New York Governor Kathy Hochul declared a state of emergency this week to encourage New Yorkers to get vaccinated for polio as the virus has been detected in the wastewater in four New York counties and New York City in recent months.
The governor issued an Executive Order on Friday, officially expanding statewide access to polio vaccines and testing and allowing state funds to be funneled into efforts to suppress a polio outbreak in New York. According to the New York State Health Department, polio vaccination rates in some counties in the state are low.
Rockland County, where polio was first detected in New York wastewater over the summer, has only a 60.34 percent polio vaccination rate. The statewide average is 79 percent.
The NY Health Department issued an update on polio the same day the state of emergency was declared, warning New Yorkers to get up to date on their polio vaccinations if they are not already.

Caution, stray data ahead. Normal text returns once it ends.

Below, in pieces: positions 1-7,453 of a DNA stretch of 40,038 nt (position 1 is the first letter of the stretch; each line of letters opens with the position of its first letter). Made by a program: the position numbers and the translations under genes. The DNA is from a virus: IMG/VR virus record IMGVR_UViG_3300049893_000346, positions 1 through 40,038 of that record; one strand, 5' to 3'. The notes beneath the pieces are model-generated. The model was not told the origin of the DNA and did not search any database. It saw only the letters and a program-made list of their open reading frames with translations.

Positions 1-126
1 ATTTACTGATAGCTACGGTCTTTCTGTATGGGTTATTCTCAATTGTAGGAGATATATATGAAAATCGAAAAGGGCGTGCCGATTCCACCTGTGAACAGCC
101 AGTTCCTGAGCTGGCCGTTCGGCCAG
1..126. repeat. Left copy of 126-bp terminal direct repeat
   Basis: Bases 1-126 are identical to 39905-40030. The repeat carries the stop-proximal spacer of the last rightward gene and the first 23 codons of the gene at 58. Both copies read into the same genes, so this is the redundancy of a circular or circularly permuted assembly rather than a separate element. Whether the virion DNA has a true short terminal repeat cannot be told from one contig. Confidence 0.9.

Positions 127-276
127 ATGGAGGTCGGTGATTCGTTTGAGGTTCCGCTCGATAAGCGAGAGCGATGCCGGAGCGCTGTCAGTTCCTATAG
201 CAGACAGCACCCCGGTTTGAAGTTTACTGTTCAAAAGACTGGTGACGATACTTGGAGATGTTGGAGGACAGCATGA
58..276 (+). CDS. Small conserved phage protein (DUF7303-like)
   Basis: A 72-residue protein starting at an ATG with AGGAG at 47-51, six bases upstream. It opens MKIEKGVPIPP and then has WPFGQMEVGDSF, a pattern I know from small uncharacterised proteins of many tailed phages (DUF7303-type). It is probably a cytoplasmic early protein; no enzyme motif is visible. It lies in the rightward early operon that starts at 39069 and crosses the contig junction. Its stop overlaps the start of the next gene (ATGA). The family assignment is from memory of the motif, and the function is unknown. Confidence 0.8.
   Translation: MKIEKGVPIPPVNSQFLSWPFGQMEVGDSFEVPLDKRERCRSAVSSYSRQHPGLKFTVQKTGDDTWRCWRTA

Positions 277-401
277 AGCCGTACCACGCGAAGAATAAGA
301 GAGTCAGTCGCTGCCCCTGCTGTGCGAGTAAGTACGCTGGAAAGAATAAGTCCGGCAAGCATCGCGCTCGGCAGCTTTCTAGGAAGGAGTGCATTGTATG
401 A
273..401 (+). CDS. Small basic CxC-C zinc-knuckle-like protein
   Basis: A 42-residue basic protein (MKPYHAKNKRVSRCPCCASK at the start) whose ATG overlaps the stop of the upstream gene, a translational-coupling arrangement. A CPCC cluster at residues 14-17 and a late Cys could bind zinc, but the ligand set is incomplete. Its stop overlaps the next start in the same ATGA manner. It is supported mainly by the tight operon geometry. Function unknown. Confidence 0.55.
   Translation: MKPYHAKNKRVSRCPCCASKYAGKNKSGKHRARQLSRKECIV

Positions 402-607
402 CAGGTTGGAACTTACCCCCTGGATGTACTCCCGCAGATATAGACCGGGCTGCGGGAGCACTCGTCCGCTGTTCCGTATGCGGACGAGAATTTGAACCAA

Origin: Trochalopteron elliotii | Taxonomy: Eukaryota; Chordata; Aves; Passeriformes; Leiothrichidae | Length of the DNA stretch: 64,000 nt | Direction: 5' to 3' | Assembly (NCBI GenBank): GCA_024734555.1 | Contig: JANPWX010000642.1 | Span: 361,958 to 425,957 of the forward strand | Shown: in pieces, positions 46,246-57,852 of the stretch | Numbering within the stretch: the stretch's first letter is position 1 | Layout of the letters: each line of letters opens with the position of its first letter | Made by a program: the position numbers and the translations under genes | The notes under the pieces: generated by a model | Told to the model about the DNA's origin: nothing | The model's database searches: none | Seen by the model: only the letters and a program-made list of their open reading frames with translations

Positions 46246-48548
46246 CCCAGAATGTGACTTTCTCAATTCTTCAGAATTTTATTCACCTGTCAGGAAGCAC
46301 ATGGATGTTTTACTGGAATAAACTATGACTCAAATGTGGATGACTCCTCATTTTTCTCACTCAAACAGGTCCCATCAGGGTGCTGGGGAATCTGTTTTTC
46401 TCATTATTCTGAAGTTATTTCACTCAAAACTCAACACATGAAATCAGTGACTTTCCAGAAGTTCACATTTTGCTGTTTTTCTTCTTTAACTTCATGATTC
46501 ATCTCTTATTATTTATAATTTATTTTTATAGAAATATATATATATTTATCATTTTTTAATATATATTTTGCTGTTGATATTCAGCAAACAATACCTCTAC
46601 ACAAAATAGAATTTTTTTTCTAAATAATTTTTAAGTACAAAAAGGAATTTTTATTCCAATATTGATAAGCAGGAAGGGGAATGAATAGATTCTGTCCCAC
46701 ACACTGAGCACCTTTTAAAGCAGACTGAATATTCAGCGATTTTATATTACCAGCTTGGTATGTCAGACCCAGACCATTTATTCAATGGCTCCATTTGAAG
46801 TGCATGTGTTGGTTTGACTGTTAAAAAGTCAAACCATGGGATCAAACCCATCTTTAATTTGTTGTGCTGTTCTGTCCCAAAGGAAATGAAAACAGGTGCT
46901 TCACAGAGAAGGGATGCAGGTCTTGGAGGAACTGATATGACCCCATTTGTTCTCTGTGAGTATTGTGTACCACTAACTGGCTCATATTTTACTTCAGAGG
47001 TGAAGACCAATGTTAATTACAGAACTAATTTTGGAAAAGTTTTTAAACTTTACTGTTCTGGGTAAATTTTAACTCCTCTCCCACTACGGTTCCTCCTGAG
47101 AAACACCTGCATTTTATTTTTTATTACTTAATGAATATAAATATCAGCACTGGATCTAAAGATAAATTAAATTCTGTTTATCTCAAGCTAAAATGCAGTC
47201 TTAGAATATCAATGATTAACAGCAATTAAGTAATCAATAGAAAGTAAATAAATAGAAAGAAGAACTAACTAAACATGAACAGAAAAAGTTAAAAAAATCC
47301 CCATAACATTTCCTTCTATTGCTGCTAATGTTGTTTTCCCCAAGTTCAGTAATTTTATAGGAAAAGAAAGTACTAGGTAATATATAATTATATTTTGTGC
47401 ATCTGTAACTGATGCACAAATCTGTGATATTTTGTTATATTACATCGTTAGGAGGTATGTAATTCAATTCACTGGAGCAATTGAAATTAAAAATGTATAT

State Health Commissioner Dr. Mary T. Bassett urged, “On polio, we simply cannot roll the dice. If you or your child are unvaccinated or not up to date with vaccinations, the risk of paralytic disease is real. I urge New Yorkers to not accept any risk at all. Polio immunization is safe and effective – protecting nearly all people against disease who receive the recommended doses. Do not wait to vaccinate. If you are unsure of you or your families’ vaccination status, contact a healthcare provider, clinic, or local county health department to make sure you and your loved ones receive all recommended doses.”
Polio has been detected in the wastewater in Rockland, Orange, Sullivan and Nassau counties as well as New York City. One positive case in Rockland County was reported in late July. The individual who contracted the virus was unvaccinated and ended up partially paralyzed.
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